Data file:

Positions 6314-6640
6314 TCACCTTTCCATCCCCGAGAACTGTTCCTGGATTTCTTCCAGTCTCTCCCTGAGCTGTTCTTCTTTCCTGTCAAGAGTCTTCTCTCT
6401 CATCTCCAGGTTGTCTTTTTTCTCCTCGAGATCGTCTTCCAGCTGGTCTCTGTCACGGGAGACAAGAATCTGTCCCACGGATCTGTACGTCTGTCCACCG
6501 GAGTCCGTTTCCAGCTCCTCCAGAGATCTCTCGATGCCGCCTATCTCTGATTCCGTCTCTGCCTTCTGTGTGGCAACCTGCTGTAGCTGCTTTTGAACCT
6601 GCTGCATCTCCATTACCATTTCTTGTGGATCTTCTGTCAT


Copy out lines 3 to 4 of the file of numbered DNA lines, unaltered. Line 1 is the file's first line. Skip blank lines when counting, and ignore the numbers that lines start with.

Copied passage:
6401 CATCTCCAGGTTGTCTTTTTTCTCCTCGAGATCGTCTTCCAGCTGGTCTCTGTCACGGGAGACAAGAATCTGTCCCACGGATCTGTACGTCTGTCCACCG
6501 GAGTCCGTTTCCAGCTCCTCCAGAGATCTCTCGATGCCGCCTATCTCTGATTCCGTCTCTGCCTTCTGTGTGGCAACCTGCTGTAGCTGCTTTTGAACCT